Most of us consider people as falling into one of three different categories: our immediate family, our extended network, and our church family. Each has different characteristics:
- Immediate family. I also refer to this as our "biological" family. This is who we live with and who we get together with on holidays. It may not be "biological" in all cases (adoption, for example), but it is "immediate."
- Extended network. I refer to this as our "extended family" and it includes friends and acquaintances. This may include co-workers, neighbors, or friends.
- Church family. This includes, obviously, the other believers we worship and "congregate" with. It may also have a broader reach, if we consider folks we know from different churches, as well as other religious people.
Jesus' point was not to separate himself from his family. We know that his mother remained close to him and was present while he was crucified. Jesus himself demonstrated care, concern and love for his mother when he asked John to care for his mothers. And his brothers, who at one time wanted nothing to do with him, eventually became followers of his. James even became a significant leader in the early church in Jerusalem.
Instead, what we learn from Jesus is that it is possible to become distracted by any of these networks of relationships. For example, some people hold up their family almost as an idol, especially when they sacrifice spiritual things for the sake of "spending more time" with their family. Others would rather be with their friends and acquaintances than their spiritual family. Still others nearly worship their church rather than Jesus, who is at the center of the church. We find our true, spiritual family--the family of God--in those who do the will of God.
In each of these categories, spiritual people exist. Yet, it is not these external relationships that matter, but the internal relationships--whether people do the will of God or not. Sadly, some churches, while claiming to follow the way of Christ, find themselves caught up in controversy that is far from the will of God. In these cases, these churches may not represent the real, spiritual family of God to another. Some families do the same: caught up in their pursuit of the "ideal family," they neglect the will of God for their idol and are not serving as the true spiritual family of God for each other. Likewise with some extended networks of friends.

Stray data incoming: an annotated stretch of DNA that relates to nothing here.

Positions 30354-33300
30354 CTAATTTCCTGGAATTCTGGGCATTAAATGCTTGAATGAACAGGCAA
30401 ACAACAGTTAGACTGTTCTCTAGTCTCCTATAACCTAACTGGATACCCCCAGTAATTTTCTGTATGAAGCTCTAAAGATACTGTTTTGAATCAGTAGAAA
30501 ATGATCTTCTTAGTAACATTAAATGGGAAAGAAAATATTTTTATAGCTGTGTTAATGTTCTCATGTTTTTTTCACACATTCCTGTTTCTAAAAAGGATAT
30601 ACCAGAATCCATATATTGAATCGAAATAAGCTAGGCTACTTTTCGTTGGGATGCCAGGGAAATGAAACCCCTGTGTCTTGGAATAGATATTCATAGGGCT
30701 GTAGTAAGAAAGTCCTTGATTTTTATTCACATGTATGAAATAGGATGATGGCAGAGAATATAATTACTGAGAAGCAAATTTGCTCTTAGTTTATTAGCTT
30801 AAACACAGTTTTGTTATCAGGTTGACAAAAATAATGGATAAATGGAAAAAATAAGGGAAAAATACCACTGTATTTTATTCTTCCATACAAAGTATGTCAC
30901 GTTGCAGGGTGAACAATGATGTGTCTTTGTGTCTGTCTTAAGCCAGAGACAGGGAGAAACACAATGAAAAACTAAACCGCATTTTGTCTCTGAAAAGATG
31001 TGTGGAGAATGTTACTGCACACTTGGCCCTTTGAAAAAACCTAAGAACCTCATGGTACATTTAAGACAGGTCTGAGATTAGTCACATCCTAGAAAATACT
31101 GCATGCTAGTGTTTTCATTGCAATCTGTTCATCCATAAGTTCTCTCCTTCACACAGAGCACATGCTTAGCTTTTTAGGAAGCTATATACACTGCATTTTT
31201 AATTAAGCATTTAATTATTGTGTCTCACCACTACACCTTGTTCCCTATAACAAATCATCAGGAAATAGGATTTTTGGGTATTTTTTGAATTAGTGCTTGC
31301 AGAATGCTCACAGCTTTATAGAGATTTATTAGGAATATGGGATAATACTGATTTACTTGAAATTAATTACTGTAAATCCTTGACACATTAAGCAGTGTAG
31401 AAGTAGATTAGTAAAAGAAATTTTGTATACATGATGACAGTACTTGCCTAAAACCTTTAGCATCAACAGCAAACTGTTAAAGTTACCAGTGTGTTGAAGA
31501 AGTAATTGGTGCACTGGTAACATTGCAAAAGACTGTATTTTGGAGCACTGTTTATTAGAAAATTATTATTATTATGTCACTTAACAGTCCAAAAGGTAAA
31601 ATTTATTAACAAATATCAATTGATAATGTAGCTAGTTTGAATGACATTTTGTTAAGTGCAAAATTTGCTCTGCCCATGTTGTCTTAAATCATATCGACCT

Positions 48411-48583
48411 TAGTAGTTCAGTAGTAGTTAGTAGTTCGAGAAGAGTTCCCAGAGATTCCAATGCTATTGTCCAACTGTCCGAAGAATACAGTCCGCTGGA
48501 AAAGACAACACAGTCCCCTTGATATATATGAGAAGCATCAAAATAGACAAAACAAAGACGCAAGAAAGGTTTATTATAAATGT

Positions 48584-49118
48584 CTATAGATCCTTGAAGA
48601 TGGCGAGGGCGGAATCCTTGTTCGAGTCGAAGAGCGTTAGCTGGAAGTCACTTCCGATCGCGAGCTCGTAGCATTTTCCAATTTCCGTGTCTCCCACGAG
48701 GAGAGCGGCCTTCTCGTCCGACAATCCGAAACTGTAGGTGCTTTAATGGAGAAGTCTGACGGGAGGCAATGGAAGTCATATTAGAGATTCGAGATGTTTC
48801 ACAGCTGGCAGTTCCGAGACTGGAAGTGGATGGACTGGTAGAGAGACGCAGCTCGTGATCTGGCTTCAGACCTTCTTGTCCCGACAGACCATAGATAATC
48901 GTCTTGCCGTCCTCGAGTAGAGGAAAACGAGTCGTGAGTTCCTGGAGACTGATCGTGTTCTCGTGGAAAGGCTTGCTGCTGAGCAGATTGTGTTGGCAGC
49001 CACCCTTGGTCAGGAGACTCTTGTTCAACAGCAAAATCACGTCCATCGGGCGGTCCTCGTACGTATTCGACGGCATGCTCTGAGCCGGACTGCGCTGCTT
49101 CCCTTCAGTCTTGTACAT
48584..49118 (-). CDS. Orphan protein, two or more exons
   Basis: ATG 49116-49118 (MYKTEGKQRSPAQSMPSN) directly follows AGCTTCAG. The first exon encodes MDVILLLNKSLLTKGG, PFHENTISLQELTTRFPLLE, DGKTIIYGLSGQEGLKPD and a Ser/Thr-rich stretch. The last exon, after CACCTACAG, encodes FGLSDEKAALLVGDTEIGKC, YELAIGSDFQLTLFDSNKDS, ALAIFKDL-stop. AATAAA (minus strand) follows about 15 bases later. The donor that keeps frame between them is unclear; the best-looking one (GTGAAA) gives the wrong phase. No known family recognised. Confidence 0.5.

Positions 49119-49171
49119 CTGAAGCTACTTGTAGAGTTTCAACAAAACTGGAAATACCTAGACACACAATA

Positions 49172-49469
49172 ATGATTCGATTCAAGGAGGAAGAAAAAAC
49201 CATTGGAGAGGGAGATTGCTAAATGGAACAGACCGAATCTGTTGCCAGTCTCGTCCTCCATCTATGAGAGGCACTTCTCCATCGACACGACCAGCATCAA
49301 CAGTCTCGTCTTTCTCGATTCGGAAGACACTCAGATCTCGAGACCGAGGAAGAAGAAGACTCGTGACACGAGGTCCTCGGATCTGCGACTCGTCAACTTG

In Matthew 12, Jesus was in the middle of teaching the crowd. He had just fended up an attempted attack from the Pharisees when someone informed him that his family--his mother and brothers--were outside and wanted to speak with him. Who knows why they were there. In at least one other case, they were embarrassed by Jesus and wanted to take him away. Here, perhaps they wanted to do the same. Or perhaps Jesus was overdue for a family visit and they simply wanted to spend time with him.
But Jesus recognized that his "biological" family was creating a distraction for him, pulling him away from God's work (and God's will for him), which is why he taught that whoever did the will of God was his real family. This was not to distance himself from his family, but to teach us to be focused on the will of God at all times, to avoid distraction from those who are against the will of God, and to welcome in all who follow the will of God as members of our true family, the family of God.
May we focus on the will of God, and work hard to bring others--whether in our immediate families, our extended networks, or our church families--around to the will of God. Then we will be able to celebrate together, as the family of God.